Tested: Bombardier’s Challenger 650 business jet

A timely reminder not just of the joys and luxuries, but also the sheer necessity of private jet commuting.

By Danielle Cutler 07/08/2017

While in town for an event, the Bombardier media team took a few hours out of their busy schedule to take some journalists up in the Challenger 650 large-cabin business jet. Because I hadn’t been on a private aircraft in almost 10 years and had just taken over Robb Report’s aviation category, I jumped at the opportunity to spend a few hours in the air. We all met at the Clay Lacy FBO at Van Nuys Airport near Los Angeles. As I drove there, the news on the radio reported a windy, windy day in store for Southern California. I began to wonder if we would be able to take flight as planned.

But it proved to be a smooth ride. “A smooth ride is an integral part of the Bombardier design philosophy,” said Dominique Cristall, our host and Bombardier’s communications, sustainability, and community-affairs advisor.

Bombardier sales engineer Anne-Elisabeth Dutil was onboard to explain technical questions. “Shorter wings clip through the air for a smoother ride,” she explained. So true. Apparently, this is a feature that Bombardier touts on all its aircraft — a special wing design for a comfortable flight.

Our ride lapped Las Vegas, soaring over the Grand Canyon and Hoover Dam. During the flight, we poked and pressed and played with the tables that popped out of the cabin walls; they sat flush with the side so nothing falls in and turned the seating spaces into comfortable dining areas. We explored the entertainment system with controls present at every seat, and we used the Ka Band–powered Wi-Fi to upload photos to social media and email our co-workers back at the office. The short flight allowed us time for lunch, prepared by the Bombardier flight attendant in the galley behind a beautifully finished and electronically controlled closed door.

While we were lounging around in the cabin, feeling like schoolkids playing hooky, Cristall pointed out the hand stitching and metal inserts on the leather seats and the absence of visible speakers in the cabins walls. Then she taught us how to recline and swivel our seats. Dutil explained how the cushions were built for the divan and expounded on the mobile app that controls the Bluetooth-enabled cabin environment and entertainment system. We got the whole scoop on how each component is hand-built at Bombardier’s facility in Montreal.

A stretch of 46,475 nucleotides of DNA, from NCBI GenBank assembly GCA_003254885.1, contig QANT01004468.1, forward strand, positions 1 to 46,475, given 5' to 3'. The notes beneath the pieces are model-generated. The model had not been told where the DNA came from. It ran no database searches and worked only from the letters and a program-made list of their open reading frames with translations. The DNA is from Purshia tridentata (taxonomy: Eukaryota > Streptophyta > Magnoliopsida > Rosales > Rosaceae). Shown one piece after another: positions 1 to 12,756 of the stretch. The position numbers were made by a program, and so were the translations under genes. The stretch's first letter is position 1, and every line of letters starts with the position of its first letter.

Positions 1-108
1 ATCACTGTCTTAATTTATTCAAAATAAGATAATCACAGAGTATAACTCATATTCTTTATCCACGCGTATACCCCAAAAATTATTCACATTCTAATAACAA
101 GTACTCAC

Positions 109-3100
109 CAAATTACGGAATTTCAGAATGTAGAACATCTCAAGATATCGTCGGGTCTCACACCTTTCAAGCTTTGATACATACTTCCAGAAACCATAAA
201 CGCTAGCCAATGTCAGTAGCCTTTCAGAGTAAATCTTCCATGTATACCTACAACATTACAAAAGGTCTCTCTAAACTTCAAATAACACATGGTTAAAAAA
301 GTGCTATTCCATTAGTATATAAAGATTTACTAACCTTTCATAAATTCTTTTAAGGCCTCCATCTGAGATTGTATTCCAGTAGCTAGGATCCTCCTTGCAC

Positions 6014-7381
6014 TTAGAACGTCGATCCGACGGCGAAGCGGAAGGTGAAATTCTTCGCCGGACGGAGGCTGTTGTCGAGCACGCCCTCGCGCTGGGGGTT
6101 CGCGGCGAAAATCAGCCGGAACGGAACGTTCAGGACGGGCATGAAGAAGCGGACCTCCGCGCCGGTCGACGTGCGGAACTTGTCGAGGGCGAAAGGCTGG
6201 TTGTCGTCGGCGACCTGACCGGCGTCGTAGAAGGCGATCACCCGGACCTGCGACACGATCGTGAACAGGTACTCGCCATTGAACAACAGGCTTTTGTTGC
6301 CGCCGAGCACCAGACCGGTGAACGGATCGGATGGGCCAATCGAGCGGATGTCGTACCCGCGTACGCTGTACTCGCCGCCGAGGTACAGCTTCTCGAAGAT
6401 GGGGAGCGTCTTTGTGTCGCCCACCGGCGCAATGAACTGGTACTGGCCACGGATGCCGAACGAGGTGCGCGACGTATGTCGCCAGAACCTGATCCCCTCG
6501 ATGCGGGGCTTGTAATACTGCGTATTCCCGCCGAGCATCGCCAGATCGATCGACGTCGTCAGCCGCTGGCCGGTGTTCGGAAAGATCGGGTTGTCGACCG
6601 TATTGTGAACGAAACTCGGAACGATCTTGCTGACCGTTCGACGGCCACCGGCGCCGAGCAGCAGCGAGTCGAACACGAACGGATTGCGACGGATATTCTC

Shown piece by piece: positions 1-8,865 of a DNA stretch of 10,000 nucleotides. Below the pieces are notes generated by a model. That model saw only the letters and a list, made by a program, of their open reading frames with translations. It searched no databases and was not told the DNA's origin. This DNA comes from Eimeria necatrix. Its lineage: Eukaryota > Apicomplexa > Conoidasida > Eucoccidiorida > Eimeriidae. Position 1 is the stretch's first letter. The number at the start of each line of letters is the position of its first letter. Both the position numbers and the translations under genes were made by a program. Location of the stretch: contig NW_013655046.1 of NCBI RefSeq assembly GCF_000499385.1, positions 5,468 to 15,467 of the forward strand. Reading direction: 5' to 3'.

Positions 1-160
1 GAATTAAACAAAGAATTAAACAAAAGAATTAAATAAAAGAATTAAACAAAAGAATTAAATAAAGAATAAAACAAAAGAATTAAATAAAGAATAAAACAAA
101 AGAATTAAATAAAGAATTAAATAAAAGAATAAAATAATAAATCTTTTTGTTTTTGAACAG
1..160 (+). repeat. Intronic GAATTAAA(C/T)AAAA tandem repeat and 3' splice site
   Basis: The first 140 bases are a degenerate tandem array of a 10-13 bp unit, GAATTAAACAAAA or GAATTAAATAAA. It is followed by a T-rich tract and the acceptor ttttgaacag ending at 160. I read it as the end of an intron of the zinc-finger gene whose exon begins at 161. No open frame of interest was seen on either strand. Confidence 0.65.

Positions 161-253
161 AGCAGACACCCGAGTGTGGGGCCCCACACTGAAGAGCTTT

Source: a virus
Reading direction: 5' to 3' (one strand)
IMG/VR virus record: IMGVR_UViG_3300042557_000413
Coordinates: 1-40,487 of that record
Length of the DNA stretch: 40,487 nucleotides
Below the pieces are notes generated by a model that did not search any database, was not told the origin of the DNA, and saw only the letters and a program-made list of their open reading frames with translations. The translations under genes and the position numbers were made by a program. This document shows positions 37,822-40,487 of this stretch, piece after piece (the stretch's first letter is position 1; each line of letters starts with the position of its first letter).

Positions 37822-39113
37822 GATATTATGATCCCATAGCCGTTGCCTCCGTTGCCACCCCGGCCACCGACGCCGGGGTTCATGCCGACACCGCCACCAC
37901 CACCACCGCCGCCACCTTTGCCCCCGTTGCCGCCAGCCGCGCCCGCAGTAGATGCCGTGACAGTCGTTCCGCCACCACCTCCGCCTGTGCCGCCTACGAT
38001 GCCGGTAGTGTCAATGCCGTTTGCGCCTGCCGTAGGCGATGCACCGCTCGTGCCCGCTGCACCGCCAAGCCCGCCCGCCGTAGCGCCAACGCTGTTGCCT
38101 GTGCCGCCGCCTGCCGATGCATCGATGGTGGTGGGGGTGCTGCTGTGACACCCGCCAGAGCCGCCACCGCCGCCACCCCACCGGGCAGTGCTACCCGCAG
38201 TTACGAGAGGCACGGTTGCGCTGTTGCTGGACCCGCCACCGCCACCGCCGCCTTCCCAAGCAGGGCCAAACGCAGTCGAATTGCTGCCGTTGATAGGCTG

After lunch, we had a Champagne toast to celebrate a smooth flight and good company, and then we cranked up the immersive-sound stereo system, with the speakers housed inside the leather walls. On the brink of a mid-afternoon dance party, all I could picture were the penguins flying around in the animated movie Madagascar — booming stereo and silly shenanigans on the inside, quiet private jet flying serenely on the outside. But I assure you, this was no rigged airplane like in the movie. This was a state-of-the-art, well-thought-out, handcrafted, and well-tuned business jet with a proven track record, more than 5 million flight hours, and multiple system redundancies. Approximately 1700 Challenger aircraft have been delivered to date.

“The Challenger 650 aircraft entered service in 2015,” Cristall told me. With a top speed of 1041 km/h and a cruise speed of 908 km/h, it carries 12 passengers, two pilots, and one flight attendant a total of 7400 kilometres in a cabin that Bombardier touts as the widest in its class.

Guests will find four facing, swivelling leather club seats that also recline in the forward section of the aircraft. Beyond are four more facing seats and a four-seat divan, which all make up the conference area and feature a pop-up table in the middle. The forward seating and divan configurations can also convert into beds for long flights.

The bathroom is well-sized and easy to move around in — and it includes a solid door. Guests have full access to luggage storage, which is just beyond the bathroom. This is helpful for cleaning up and changing clothes after a long flight; the Challenger 650 can fly from Los Angeles to Honolulu or Dubai to London non-stop. The plane earned a steep-approach certification, meaning it can land in hard-to-reach airports. The Bombardier Vision flight deck is included and features synthetic vision and MultiScan weather radar. The Challenger 650 business jet provides comfort, safety, and convenience in a well-proven package. The base price is $US32,350,000 ($A40,799,820).

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